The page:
You need to login in order to like this post: click here
An engagement ring can be a valuable asset for many couples, carrying both deep meaning and a significant monetary value. If the engagement or marriage breaks down, who is entitled to keep the engagement ring?
It is important to note that the laws of each state differ on this subject. In Massachusetts, an engagement ring is typically viewed as a conditional gift, meaning that the engagement ring given from one person to another represents a promise to marry. So, the promise has not been fulfilled until the couple is actually married. It is also true that if the wedding does not occur, then the engagement ring should be returned to the spouse who presented the ring. It is important to note that this is not a hard and fast rule, and that the surrounding circumstances when the ring was given, and what caused the breakup will likely be considered should the matter go before a judge. For example, if the engagement ring is presented to the recipient on a calendar holiday, then it could be considered both an “unconditional” gift and “conditional” gift at the same time. If the engagement ring is given on the recipient’s birthday, then it could be considered an unconditional gift, and likely does not need to be returned. If one party is solely responsible for the breakup of the relationship due to cheating or abuse, the ring will usually go to the party with no fault.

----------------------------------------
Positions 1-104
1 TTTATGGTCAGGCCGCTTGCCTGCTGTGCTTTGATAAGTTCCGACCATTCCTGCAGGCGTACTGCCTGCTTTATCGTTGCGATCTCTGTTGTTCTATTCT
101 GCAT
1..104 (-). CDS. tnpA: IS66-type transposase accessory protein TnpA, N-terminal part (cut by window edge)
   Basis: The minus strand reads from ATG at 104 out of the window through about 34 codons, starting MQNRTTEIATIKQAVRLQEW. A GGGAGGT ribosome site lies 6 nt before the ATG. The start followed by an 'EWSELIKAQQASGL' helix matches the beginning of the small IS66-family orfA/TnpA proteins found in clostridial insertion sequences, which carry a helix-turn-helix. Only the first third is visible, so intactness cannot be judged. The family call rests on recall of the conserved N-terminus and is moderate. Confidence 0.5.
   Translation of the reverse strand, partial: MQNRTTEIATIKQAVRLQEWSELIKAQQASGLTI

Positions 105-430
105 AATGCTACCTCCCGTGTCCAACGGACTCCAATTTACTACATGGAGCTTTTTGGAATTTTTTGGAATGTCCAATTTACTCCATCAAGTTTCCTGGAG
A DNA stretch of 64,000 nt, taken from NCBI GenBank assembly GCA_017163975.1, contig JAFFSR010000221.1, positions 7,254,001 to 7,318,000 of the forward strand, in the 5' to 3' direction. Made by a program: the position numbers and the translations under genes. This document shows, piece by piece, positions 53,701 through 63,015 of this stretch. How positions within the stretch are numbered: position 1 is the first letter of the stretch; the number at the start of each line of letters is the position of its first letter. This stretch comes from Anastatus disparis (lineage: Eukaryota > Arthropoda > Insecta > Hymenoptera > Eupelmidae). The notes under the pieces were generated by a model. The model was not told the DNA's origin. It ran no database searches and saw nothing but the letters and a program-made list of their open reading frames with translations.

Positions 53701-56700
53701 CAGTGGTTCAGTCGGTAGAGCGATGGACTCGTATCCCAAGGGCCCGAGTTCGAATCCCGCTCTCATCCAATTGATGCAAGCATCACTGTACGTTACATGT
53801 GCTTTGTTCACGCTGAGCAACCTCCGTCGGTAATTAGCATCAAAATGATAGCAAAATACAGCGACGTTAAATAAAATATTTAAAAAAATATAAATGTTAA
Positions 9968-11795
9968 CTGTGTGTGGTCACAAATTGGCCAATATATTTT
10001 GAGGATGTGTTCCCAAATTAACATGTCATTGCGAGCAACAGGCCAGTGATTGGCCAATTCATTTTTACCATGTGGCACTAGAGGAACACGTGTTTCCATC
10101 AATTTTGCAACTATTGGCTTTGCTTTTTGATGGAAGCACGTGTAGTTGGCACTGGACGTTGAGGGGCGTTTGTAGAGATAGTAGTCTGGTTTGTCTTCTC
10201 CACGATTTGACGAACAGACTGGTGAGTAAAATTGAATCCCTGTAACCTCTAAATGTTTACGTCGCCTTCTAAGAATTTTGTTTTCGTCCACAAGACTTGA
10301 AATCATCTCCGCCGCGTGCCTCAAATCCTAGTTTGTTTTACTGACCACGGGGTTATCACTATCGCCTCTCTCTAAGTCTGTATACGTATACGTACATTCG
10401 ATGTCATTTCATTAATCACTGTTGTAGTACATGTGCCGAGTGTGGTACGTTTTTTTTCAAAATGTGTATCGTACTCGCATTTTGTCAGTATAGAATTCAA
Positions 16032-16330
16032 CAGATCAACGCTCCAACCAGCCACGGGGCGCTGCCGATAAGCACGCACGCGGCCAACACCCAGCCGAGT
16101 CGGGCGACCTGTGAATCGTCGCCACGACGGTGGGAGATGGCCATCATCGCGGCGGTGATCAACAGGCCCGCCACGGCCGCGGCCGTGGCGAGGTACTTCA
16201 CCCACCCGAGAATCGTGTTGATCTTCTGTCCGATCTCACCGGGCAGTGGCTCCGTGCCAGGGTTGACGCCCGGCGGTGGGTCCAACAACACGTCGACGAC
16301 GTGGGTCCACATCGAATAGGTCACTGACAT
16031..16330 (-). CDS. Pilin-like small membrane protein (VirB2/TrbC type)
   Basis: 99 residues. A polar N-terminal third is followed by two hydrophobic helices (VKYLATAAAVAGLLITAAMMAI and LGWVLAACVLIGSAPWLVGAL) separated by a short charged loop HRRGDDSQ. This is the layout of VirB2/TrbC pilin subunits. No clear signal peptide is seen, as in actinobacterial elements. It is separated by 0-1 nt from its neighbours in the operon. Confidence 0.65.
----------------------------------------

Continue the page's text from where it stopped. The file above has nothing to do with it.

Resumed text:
If the parties are already married and are going through a divorce, any fault in the marriage usually does not affect ownership of the ring. Once the couple enters a marriage, the condition to marry has been is met and the gift is complete. Once the couple is married, the ring is part of the division of assets because it is considered marital property (as is all other jewelry given during the marriage).